Cannabidiol Improves Cognitive Impairment and Reverses Cortical Transcriptional Changes Induced by Ketamine, in Schizophrenia-Like Model in Rats
Ewa Kozela & Martyna Krawczyk & Tomasz Kos & Ana Juknat & Zvi Vogel & Piotr Popik
Molecular Neurobiology, 2019,
Doi : 10.1007/s12035-019-01831-2
Cannabidiol (CBD), a non-psychotropic cannabinoid, demonstrates antipsychotic-like and procognitive activities in humans and in animal models of schizophrenia. The mechanisms of these beneficial effects of CBD are unknown. Here, we examined behavioral effects of CBD in a pharmacological model of schizophrenia-like cognitive deficits induced by repeated ketamine (KET) administration. In parallel, we assessed transcriptional changes behind CBD activities in the prefrontal cortex (PFC), the main brain area linked to schizophrenia-like pathologies.Male Sprague-Dawley rats were injected for 10 days with KET followed by 6 days of CBD. The cognitive performance was evaluated in the novel object recognition test followed by PFC dissections for next-generation sequencing (RNA-Seq) analysis and bioinformatics. We observed that KET-induced learning deficits were rescued by CBD(7.5mg/kg). Similarly, CBD reversed transcriptional changes induced byKET. Themajority of the genes affected by KET and KET CBD were allocated to astroglial and microglial cells and associated with immune-like processes mediating synaptogenesis and neuronal plasticity. These genes include C1qc, C1qa, C1qb, C2, and C3 complement cascade elements, Irf8 factor and Gpr84, Gpr34, Cx3cr1, P2ry12, and P2ry6 receptors. The main pathway regulators predicted to be involved included TGFβ1 and IFNγ. In addition, CBD itself upregulated oxytocin mRNA in the PFC. The present data suggest that KET induces cognitive deficits and transcriptional changes in the PFC and that both effects are sensitive to a reversal by CBD treatment.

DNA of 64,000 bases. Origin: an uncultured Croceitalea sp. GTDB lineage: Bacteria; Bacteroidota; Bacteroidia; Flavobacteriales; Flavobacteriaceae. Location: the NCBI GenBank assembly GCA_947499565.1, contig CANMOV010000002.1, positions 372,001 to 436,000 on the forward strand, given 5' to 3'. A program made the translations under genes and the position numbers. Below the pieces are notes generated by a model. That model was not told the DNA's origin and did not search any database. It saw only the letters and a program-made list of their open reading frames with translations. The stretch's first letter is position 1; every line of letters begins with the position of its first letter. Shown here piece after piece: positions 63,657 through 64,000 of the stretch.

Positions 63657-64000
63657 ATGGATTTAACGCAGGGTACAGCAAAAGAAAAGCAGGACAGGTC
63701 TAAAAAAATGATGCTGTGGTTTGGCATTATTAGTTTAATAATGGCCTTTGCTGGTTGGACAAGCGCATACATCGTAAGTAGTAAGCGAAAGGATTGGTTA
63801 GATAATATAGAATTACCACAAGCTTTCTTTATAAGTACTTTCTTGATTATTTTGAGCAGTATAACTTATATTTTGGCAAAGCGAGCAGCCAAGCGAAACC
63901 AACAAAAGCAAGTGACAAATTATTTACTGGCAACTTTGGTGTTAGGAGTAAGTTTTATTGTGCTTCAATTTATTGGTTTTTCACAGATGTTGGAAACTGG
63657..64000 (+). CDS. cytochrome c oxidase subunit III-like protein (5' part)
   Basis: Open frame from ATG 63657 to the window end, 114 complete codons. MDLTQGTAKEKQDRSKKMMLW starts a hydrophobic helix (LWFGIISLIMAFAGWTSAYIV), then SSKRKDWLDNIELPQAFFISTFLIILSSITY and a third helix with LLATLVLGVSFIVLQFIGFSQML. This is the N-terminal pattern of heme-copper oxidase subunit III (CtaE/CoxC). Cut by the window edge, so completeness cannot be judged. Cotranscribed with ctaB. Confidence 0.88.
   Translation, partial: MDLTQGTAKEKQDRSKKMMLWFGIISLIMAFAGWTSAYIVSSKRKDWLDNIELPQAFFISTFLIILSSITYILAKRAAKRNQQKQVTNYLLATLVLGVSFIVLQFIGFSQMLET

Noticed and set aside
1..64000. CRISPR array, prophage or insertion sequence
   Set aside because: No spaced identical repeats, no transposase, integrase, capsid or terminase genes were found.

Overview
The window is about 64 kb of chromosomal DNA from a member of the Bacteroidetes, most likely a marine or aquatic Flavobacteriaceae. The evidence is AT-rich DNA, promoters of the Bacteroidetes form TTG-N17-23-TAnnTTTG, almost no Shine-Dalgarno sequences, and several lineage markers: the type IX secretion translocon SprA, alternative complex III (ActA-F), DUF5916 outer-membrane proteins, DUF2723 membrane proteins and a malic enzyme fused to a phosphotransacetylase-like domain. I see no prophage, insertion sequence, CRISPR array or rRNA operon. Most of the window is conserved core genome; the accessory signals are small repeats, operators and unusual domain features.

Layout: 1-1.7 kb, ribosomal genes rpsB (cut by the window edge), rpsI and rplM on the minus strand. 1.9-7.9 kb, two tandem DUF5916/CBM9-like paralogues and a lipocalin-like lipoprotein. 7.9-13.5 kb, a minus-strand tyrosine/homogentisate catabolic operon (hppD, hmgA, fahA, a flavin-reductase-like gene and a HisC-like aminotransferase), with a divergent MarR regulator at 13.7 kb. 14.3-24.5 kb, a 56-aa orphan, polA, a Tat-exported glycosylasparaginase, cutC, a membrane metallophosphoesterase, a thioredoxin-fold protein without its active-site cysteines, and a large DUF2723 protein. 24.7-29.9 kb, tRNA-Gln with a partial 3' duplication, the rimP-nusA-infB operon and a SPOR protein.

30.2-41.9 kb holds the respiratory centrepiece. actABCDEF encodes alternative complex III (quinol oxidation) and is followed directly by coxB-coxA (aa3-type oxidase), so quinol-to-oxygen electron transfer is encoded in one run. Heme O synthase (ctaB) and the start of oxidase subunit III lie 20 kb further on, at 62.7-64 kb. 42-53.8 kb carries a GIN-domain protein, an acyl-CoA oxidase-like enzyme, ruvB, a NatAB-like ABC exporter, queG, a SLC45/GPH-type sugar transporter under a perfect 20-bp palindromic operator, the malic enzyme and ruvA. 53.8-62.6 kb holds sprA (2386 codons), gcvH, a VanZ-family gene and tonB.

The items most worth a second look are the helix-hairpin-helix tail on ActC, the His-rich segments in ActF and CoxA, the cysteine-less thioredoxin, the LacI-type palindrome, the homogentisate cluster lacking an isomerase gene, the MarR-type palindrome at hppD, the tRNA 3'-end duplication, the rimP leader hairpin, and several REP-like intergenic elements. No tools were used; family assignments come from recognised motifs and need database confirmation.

Keywords : Schizophrenia . Cognitive impairment . Cannabidiol . Ketamine . Gene expression . Oxytocin
Compelling evidence points to the involvement of the endocannabinoid system (ECB) and its modulators in the pathology of schizophrenia. The ECB comprises of endogenous ligands including N-arachidonoyl ethanolamide (anandamide, AEA, [1, 2]) and 2-arachidonoyl-glycerol (2-AG, ), G-protein coupled CB1 and CB2 receptors an enzymatic machinery controlling “on demand” synthesis and degradation of the endogenous ligands . The ECB system and its role in schizophrenia spectrum of disorders were described subsequent to the identification of Δ9-tetrahydrocannabinol (Δ9-THC, THC), the main psychotomimetic constituent of Cannabis plant binding to the CB1 and CB2 receptors, as well as of cannabidiol (CBD), the main non-psychotomimetic phytocannabinoid. Interestingly, THC and CBD exert opposite subjective effects in humans. The exposure to THC may induce a transient psychotic-like state in healthy individuals, including hallucinations, delusions, and cognitive impairment [5–7], may augment psychotic episodes, and may provoke relapses in schizophrenic patients [8–10]. On the contrary, CBD as early as in 1970s was shown to ameliorate schizophrenia-like symptoms in THC-intoxicated individuals, including healthy volunteers [11–14], revealing its antipsychotic activity. Moreover, it was observed that increased CBD content in Cannabis preparations has protective effects against THC-induced hallucinations or delusions [15–17]. In a case study, CBD reduced schizophrenia symptoms being superior to haloperidol, a typical antipsychotic drug with severe side effects  and decreased psychotic symptoms in openlabel study in Parkinsons patients . Double-blind controlled study in schizophrenia patients showed similar efficacy of CBD compared with amisulpride, one of the most effective antipsychotics in current use, in diminishing the disease symptoms. The same study revealed preferential side effect profile of CBD . More recently, however, Boggs et al.  reported that CBD did not improve cognitive impairments associated with schizophrenia in stable antipsychotic-treated outpatients.